By Damien O'Connor
For over 100 years, primary production has been a vital component of the New Zealand economy. In 2016, export earnings from the sector exceeded $36 billion, making it by far our largest export earner.
However, the current Government's myopic perspective and policies are failing both the sector and New Zealand's national economy. Over the past three years primary sector exports have fallen 4 per cent in value.
Labour's policy recognises that as participants in the global economy, our primary sector businesses are undergoing profound disruption from all directions.
The scale and speed of disruption has far-reaching unintended consequences, which will require government to either step up now or step in later.
We are prepared to intervene and make the necessary changes to policy and regulation to drive further innovation, achieve greater scale in market and generate higher export returns.
We believe government must lead a pro-active, collaborative approach with the primary sector in order to ensure the sustainable utilisation of our natural environment - not only with the capacity to sustain our businesses, but to generate both economic and social wealth for the benefit of all New Zealanders.
There is urgency for a new government to inject confidence and growth into the primary sector. We must now generate ways to turn our natural assets into high-value export dollars rather than continuing an ever-expanding system of low-cost production.
Growing value relies on our ability to effectively market the uniqueness of New Zealand products within diverse global markets.
Discerning consumers are actively seeking out (and willing to pay a premium for) products with assurances about product efficacy and quality, environmental impact, labour management, water utilisation and food safety.
New Zealand is in an enviable position to capitalise on this opportunity as a reputable, trusted food-producing nation.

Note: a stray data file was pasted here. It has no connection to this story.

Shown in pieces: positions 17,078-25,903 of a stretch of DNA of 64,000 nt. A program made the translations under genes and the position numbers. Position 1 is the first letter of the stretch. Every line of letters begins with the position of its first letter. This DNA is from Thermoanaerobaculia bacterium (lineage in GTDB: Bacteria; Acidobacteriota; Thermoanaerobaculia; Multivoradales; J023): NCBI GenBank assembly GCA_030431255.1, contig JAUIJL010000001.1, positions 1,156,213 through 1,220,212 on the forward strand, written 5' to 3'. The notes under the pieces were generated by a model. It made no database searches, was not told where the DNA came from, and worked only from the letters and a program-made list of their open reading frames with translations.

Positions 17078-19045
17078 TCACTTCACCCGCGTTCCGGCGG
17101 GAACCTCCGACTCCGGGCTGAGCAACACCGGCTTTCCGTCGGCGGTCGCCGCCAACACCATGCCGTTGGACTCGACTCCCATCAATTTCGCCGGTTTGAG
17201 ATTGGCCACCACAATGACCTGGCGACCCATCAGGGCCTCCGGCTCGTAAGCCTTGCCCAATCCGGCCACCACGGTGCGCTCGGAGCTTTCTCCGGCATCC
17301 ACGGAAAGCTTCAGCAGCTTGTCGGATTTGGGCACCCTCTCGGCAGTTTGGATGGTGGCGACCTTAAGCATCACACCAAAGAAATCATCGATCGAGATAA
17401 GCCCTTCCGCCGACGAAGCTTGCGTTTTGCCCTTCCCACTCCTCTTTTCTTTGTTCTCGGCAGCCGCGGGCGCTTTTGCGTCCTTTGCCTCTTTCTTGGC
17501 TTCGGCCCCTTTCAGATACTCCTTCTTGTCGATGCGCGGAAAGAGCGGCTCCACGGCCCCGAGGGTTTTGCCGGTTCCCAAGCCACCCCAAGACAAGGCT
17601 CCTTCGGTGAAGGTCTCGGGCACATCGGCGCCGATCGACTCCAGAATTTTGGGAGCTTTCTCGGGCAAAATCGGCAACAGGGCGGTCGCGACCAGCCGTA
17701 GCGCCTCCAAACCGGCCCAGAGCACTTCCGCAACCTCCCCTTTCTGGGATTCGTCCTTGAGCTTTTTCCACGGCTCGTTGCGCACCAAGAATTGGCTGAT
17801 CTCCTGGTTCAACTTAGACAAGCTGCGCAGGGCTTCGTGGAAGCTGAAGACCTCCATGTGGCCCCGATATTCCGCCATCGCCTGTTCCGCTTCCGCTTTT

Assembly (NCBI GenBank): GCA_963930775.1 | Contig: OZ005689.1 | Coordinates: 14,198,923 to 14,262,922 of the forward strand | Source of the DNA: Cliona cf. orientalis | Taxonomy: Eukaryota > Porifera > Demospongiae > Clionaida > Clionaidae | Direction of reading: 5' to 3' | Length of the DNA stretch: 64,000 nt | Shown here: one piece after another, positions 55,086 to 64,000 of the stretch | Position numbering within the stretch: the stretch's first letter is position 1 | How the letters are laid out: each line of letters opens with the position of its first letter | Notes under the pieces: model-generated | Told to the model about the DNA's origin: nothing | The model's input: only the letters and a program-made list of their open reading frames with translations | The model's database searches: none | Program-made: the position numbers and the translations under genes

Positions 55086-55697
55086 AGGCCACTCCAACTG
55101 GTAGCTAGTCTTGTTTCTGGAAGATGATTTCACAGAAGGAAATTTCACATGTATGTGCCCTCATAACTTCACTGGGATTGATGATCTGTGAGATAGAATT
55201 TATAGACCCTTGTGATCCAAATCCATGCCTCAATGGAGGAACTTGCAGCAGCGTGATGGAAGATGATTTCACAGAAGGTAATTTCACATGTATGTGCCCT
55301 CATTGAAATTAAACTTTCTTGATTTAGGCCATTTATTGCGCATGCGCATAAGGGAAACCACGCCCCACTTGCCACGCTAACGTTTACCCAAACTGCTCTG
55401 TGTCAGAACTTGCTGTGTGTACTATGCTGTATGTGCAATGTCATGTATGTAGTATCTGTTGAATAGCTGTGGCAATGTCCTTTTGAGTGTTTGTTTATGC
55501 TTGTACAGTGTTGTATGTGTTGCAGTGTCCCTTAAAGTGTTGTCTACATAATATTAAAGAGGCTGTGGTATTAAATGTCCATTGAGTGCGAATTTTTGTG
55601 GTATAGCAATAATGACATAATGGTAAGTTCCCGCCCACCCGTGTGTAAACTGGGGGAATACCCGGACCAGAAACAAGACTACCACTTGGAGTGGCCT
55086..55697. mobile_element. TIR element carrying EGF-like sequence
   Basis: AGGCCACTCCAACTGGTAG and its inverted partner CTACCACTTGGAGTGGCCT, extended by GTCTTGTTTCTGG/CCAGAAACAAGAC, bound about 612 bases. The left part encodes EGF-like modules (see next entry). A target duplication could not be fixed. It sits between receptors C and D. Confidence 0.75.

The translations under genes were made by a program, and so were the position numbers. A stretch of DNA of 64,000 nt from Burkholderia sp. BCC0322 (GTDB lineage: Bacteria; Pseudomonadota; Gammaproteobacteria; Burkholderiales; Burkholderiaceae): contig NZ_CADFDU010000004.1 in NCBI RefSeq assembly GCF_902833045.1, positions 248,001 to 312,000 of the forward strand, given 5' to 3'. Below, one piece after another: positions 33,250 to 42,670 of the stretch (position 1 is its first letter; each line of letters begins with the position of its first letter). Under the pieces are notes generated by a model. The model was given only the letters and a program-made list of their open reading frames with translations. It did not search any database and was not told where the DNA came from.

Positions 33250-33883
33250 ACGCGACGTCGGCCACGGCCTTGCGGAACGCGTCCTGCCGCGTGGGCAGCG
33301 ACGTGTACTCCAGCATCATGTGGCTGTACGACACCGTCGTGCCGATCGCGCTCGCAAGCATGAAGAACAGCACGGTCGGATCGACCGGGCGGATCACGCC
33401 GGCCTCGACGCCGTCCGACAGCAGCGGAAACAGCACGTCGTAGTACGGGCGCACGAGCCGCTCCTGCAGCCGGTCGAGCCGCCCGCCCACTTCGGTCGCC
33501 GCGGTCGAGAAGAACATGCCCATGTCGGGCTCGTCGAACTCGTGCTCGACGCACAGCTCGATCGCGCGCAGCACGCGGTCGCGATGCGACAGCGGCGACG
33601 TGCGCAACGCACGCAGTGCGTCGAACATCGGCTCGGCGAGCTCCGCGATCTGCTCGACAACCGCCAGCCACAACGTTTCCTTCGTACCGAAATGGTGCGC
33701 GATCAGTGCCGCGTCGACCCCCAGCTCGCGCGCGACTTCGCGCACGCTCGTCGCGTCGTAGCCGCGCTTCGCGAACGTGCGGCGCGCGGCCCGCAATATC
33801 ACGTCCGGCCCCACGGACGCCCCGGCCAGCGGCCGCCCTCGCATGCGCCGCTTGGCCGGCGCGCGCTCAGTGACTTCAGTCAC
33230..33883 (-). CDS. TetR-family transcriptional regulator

Labour will appoint a Primary Industry Council and a Chief Agricultural Adviser to provide a unified industry voice to government and progress the development of a pan-industry vision and strategy plan.
It must be remembered that freshwater is a precious and finite public resource. It is a taonga of paramount importance to all New Zealanders. Whether we live in town or country, we are its stewards.
New Zealanders have a birthright to swim safely in our rivers and lakes and at our beaches. I commend those farmers and other land users who strive for excellence in their environmental stewardship, while running profitable businesses.
We are committed to promoting best practice land use and the innovation that goes with it.
Dairy and other farm systems can be configured to be profitable while operating with a lower footprint on the environment.
Precision irrigation minimises losses of nutrients and pathogens to groundwater, as do practices such as stand-off areas, appropriate stocking rates, and planted riparian strips.
Along with other industries and businesses in New Zealand, farming should internalise the cost of its pollution rather than it being borne by the community at large and the environment.
In the future, irrigation schemes will have to stand on their own economic merits without taxpayer subsidies but existing commitments will be honoured, including the Waimea Community Dam project providing water for urban, industrial and irrigation purposes.
Damien O'Connor is the Labour Spokesperson for Primary Industries, Biosecurity and Food Safety.